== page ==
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HR automation platform Omni wants to be the ‘Rippling of Southeast Asia’

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Omni wants to be the human resources platform to rule them all—or at least all HR-related tasks. The software enables HR teams to digitize employee records, automate administrative tasks like employee onboarding and time-off management, and integrate employee data from different systems. Based in Singapore, it is currently active there and in Indonesia, and plans to roll out in other Southeast Asian markets after localizing for employment regulations.

The startup announced today it is coming out of stealth mode with $2.4 million in an oversubscribed pre-seed round co-led by Alpha JWC Ventures and Picus Capital, with participation from FEBE Ventures, Basis Set Ventures, Ratio Ventures and Frances Kang at Horizons Ventures. It also included investment from angel investors including former executives at U.S. HR software firms Namely and Ultimate Software.

Omni HR had its soft launch in March 2022 and is already used by several companies, including Indonesian investment app Ajaib. The funding will be used to add more features to Omni, including a recruitment module by the third quarter and a performance enhancement module by the end of the year.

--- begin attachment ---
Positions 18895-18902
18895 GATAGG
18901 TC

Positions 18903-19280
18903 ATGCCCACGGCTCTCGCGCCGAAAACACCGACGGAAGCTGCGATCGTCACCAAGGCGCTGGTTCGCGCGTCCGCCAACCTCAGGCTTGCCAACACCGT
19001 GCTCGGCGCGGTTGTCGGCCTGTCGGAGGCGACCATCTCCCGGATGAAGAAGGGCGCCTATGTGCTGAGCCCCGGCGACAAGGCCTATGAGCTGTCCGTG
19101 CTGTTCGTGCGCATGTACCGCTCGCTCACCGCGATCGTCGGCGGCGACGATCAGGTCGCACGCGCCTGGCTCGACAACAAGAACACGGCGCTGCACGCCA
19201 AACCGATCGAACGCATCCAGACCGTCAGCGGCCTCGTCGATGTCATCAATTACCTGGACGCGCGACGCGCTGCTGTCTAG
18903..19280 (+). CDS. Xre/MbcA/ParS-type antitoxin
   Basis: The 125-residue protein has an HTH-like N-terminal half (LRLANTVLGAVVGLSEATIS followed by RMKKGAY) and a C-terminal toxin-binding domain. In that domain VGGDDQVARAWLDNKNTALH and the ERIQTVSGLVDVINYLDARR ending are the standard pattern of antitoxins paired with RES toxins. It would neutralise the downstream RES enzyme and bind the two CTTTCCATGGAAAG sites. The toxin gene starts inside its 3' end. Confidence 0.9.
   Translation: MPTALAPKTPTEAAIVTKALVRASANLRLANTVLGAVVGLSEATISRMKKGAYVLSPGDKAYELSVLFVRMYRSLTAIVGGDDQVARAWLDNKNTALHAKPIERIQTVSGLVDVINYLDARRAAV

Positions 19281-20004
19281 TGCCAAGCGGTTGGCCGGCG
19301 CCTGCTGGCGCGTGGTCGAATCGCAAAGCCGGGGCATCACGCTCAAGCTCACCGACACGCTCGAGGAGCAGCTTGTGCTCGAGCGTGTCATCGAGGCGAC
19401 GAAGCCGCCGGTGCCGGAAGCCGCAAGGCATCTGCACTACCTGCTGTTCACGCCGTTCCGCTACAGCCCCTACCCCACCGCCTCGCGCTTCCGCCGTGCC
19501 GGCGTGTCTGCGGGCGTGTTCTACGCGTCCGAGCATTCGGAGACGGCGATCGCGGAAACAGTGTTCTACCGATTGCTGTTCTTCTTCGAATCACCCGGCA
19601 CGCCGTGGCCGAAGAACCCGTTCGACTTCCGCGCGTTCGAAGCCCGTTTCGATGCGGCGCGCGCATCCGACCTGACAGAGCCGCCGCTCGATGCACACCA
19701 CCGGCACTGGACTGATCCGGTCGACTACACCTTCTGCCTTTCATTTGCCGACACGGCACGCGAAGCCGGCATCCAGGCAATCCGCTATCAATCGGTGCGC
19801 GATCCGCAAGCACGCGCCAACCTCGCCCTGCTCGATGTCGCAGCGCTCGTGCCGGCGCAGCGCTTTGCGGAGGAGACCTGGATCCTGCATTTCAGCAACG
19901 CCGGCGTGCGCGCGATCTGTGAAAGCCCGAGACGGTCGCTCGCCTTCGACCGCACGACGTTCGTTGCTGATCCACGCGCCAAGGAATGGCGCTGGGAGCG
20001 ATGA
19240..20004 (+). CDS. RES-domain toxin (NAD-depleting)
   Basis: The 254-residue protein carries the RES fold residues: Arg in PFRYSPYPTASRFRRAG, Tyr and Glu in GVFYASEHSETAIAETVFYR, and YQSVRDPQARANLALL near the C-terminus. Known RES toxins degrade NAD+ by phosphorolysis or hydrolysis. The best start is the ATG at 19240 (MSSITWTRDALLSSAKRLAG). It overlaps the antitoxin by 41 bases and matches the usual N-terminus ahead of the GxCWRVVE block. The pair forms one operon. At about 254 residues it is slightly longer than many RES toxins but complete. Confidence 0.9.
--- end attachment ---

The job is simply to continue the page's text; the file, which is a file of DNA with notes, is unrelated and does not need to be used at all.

The company was founded in 2021 by Brian Ip, a former Goldman Sachs executive, and data engineer YC Chan. Ip told TechCrunch that he had previously worked in software investment at Goldman Sachs Growth Fund and looked at many HR tech deals, which is how he and Chan first learned about the industry.

“Through research and talking to end users, we realized that HR software is a category that requires as lot of localization and there isn’t a winning product for Southeast Asia yet,” Ip said, adding that most local solutions only address limited functions, like payroll.

But most HR teams Chan and Ip spoke to wanted an all-in-one solution. Many were still using spreadsheets or basic payroll software. Examples of work they were doing manually that can be automated by Omni include onboarding new hires, recruiting employees, performance reviews, collecting documentation like employee IDs and preparing HR reports for internal management.

“From a strategic point of view, what we think makes this startup opportunity even more interesting is that, we do not see HR software as a silo-ed tool used only by the HR department,” Chan said. “Instead, we see it as a ‘system of record’ of employee information.”

Almost every app or business function within a company, including software, devices, office admin and finance, can be connected to Omni, turning it into a software infrastructure layer.

In terms of competition, Chan said he sees two categories: local payroll software and imported software from overseas. He added that this disadvantage of payroll software is that they only provide basic admin functions around payroll calculation, and are not scalable. They also don’t have features for performance appraisals, recruitment, onboarding and employee document management.